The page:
I'll return to my FreeBSD adventures shortly...
Still working from the FreeBSD Handbook
Chapter 4 Installing Applications: Packages and Ports
4.5 Using the Ports Collection
4.5.5 Upgrading Ports
"pkg_add -r portupgrade"
That's all I had to do. After executing “rehash”, I could run “portupgrade”.
At least this task didn't take as long as the previous couple...
Updating the ports tree with CVSup
One of the first things to be done upon installation of a FreeBSD system, is to update the ports tree, which contains information on the many programs which are available [and maintained] on FreeBSD.
To get started here's a good read:FreeBSD Handbook
4.5 Using the Ports Collection
In my case, I ran the following command to install the CVSup program:
pkg_add -r cvsup
(I installed XWindows/XOrg, so I did not use the “cvsup-without-gui”)
I copied /usr/share/examples/cvsup/ports-supfile to ~root/, which contains the information CVSup needs to update the ports tree.
Then I edited the above file to reference the CVSup mirror closest to me [Canada]: cvsup1.ca.FreeBSD.org
Instead of having to remember to do “cvsup ports-supfile”, I made a very simple script: ~root/scripts/ports_update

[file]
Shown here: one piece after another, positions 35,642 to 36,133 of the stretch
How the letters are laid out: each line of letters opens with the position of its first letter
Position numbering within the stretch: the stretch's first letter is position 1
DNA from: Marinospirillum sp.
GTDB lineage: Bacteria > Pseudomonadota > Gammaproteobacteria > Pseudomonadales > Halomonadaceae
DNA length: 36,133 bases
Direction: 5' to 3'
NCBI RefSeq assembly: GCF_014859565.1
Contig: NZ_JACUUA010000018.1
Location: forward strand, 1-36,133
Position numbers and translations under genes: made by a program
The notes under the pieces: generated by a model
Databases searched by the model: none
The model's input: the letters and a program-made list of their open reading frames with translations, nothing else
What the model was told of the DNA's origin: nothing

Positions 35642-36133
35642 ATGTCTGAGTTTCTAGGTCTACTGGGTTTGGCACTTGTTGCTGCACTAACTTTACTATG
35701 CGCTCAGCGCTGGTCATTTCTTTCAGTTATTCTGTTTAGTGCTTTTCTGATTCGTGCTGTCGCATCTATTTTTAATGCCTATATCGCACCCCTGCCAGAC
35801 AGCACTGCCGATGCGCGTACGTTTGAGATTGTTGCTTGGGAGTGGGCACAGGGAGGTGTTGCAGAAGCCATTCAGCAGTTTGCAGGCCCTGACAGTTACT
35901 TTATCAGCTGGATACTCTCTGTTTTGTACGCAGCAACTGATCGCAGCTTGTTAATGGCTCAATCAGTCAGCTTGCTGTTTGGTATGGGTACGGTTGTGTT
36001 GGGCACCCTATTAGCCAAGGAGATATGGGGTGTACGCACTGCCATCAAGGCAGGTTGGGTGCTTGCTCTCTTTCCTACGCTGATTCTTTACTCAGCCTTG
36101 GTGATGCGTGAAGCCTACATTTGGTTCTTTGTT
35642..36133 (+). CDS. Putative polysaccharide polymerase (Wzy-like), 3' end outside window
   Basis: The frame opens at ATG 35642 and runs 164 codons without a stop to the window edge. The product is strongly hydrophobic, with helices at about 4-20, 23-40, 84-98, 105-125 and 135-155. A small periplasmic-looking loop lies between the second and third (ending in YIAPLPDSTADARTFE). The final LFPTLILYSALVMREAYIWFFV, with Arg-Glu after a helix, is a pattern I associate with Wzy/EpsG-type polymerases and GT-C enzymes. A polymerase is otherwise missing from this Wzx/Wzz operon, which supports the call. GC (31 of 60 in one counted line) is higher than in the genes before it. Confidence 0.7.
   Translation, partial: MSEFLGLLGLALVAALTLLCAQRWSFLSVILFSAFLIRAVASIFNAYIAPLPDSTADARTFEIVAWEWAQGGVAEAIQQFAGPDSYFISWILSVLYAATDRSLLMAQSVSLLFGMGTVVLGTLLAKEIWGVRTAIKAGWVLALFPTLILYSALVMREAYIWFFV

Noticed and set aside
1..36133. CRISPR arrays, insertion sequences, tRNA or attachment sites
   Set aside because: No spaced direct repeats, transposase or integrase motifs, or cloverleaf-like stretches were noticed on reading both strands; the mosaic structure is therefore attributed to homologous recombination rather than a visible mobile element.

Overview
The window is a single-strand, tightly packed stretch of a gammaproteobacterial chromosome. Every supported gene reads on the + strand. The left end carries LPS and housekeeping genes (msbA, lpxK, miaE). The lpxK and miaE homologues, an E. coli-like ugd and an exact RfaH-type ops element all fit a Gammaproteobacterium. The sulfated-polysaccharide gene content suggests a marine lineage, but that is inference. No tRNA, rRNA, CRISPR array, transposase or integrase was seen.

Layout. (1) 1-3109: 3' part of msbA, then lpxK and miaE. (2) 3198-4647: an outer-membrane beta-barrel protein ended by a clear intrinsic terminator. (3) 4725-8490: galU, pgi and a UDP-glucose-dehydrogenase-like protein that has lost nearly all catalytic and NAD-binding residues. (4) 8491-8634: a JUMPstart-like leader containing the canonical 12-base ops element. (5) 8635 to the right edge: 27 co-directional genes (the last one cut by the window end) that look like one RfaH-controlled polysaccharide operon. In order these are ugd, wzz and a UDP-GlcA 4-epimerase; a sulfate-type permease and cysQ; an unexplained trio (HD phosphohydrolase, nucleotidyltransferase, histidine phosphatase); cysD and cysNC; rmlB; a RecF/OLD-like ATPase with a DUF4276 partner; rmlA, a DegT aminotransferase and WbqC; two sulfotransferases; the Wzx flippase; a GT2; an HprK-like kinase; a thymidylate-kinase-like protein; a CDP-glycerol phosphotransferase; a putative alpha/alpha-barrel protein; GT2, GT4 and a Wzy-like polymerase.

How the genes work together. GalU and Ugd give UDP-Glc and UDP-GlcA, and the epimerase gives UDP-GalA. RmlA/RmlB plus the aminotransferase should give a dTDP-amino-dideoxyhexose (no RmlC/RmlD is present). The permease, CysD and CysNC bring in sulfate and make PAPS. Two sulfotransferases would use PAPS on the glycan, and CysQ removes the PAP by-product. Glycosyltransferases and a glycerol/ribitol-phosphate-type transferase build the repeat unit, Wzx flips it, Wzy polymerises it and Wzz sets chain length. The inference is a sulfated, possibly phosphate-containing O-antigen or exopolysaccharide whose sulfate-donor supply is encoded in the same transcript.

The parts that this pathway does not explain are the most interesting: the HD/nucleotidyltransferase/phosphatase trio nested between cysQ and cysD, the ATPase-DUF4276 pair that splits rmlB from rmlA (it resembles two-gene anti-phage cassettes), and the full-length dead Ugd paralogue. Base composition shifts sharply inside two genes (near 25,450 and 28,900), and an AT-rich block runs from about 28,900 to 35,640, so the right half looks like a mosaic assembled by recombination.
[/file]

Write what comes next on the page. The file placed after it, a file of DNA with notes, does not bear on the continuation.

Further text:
#!/bin/shYes, I put ports-supfile where the FreeBSD Handbook suggested.
Now that my ports tree references all the latest software and versions, I need to get portupgrade working. Then I can move onto reinstalling software, such as Samba, KDE, etc.
It's time to upgrade Spiral, my FreeBSD server, from version 4.10 to 5.4 (the latest STABLE release)
An initial install of FreeBSD is pretty easy, so I've skipped that part...
Mitch/Graphicgreen gave me a new 9GB SCSI hard disk. I took the Adaptec SCSI controller out of wounded (also being rebuilt), put it into Spiral, and attached the new SCSI drive and SCSI CD-ROM
FreeBSD 5.4 was installed on the new SCSI drive, so that I would not have to clear any existing data. After having made that much progress - getting the SCSI hardware installed and boot-worthy with FreeBSD 5.4 running - the goal is now to restore all of the services that Spiral provided me:
- 250 GigaBytes of storage available on my network, accessible to computers running Microsoft Windows, for housing my digitized movie and music collection, among other things.
- What I call a "Persistent Remote Desktop" - computers running UNIX-like operating systems like Linux and FreeBSD do not need to be rebooted often, unlike Microsoft Windows. So, I run XWindows on Spiral, which I can connect to from anywhere with an internet connection. In essence, I can access my desktop from virtually anywhere, with all my files, email, messaging, and much more, always at my finger-tips.